Bumble’s Green Lizard

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A couple of weeks ago I noticed Bumble (my cat) hovering over something in the yard. She was so intent that I went out to investigate

Turns out that Bumble had “captured” and was tormenting a small, green lizard.

At first, I thought the lizard was already dead. It was completely still. But I watched patiently. I finally saw signs of breathing.

So I grabbed a piece of cardboard and slid it under the lizard—while keeping Bumble at bay.

I thought it wise to try to determine if the lizard was injured, so I placed the cardboard on a patio table and watched.


After watching a bit, I grabbed a pine needle and touched the lizard. He began to move at that point. I say “he” because the dewlap flap is a characteristic of male Anolis carolinensis.


When it appeared the lizard was going to be able to move on, I left him alone and returned to my afternoon’s work.


In this last pic, you can really see the pink fan or dewlap flap.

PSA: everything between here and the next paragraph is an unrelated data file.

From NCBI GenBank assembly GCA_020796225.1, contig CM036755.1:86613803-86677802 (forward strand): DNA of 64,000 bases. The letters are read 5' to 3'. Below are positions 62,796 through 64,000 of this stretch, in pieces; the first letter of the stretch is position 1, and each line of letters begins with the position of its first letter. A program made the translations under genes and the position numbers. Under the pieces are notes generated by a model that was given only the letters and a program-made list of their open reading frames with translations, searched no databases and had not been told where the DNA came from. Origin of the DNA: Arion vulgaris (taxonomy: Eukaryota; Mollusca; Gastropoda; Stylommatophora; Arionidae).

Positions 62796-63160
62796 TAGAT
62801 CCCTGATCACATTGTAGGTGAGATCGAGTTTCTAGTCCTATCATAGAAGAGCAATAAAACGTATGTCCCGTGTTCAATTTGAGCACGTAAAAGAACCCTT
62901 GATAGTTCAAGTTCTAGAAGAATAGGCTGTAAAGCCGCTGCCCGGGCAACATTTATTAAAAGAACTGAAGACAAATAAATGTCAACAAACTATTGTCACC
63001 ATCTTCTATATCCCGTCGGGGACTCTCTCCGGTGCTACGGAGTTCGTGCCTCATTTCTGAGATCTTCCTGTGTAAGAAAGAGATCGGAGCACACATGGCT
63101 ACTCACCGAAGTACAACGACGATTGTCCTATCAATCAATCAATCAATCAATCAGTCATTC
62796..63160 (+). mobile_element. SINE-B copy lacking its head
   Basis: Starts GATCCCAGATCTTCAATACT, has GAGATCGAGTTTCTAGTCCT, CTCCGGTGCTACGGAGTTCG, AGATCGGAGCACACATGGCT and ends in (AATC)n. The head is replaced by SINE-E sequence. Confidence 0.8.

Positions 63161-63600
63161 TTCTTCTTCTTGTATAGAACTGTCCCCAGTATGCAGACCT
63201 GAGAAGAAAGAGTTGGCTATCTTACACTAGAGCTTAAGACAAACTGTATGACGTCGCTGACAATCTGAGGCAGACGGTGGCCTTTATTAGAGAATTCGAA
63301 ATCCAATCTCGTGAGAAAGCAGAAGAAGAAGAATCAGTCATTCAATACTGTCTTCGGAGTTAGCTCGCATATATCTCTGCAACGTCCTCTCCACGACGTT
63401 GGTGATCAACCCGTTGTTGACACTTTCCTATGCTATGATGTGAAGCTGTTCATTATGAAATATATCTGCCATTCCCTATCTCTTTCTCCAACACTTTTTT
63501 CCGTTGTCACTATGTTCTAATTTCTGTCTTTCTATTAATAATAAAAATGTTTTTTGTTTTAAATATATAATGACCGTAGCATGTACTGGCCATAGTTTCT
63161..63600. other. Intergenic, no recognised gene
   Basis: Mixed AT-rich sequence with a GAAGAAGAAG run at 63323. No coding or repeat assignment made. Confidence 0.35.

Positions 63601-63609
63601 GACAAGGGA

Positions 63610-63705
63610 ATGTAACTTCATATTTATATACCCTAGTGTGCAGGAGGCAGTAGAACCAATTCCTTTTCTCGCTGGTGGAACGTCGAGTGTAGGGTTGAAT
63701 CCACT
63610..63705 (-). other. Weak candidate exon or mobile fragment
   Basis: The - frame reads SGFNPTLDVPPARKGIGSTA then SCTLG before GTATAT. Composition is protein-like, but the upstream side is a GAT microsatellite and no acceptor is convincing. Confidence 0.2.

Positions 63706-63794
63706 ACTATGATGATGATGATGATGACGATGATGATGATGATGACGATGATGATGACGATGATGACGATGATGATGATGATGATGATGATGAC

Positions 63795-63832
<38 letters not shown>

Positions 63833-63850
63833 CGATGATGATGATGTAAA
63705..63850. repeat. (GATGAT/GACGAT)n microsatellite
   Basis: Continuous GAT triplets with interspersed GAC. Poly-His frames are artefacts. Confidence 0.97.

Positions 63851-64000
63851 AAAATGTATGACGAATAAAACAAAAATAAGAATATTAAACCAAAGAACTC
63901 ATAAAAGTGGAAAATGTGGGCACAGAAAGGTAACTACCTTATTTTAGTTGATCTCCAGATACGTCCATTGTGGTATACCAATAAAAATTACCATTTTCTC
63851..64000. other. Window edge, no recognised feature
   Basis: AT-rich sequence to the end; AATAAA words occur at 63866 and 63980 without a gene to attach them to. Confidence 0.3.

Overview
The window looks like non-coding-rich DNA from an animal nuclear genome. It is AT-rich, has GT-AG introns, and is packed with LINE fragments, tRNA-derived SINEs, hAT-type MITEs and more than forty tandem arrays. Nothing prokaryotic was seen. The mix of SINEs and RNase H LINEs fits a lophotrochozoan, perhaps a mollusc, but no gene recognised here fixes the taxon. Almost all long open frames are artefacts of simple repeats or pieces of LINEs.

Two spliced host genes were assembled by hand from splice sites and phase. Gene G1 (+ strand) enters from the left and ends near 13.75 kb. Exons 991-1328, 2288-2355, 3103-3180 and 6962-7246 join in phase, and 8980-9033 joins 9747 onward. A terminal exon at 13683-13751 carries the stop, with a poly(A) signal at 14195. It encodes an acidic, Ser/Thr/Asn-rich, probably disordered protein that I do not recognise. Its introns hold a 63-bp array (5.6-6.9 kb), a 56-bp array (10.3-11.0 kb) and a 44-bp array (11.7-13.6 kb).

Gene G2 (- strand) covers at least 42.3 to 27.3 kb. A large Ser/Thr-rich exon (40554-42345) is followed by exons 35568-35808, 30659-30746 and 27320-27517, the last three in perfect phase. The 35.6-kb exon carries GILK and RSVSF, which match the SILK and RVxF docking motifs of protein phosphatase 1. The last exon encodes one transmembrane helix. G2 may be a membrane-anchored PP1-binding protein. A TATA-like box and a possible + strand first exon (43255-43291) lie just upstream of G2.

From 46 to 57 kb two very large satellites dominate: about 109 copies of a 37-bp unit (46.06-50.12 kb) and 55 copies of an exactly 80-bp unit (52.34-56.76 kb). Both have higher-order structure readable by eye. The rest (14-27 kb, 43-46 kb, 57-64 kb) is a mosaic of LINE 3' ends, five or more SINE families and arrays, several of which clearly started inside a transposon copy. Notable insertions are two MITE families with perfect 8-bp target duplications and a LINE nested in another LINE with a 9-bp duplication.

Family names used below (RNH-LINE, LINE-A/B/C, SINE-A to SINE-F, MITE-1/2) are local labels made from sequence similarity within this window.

Earlier this year, I spotted what I presume to be the parents of this lizard, or perhaps a relative. Here’s that post: Loving Nature.


Savannah River Ecology Laboratory

Frank Starmer’s Blog

About Sheree

Change Catalyst, Idea Explorer, Dot-Connector, Square Peg


  1. Cute little lizard, what kind of lizard is this? I have an iguana in my house and its name if iggy.


    • This is the Anolis carolinensis, commonly referred to as the Green Anole. It’s a very common lizard.

      I appreciate that sometimes we have to “take in” injured wildlife to help rehabilitate them. Sometimes, the wild creatures can’t be released back into the wild. But I’m opposed to keeping wild animals, including reptiles, as pets. It’s not fair to the animal.

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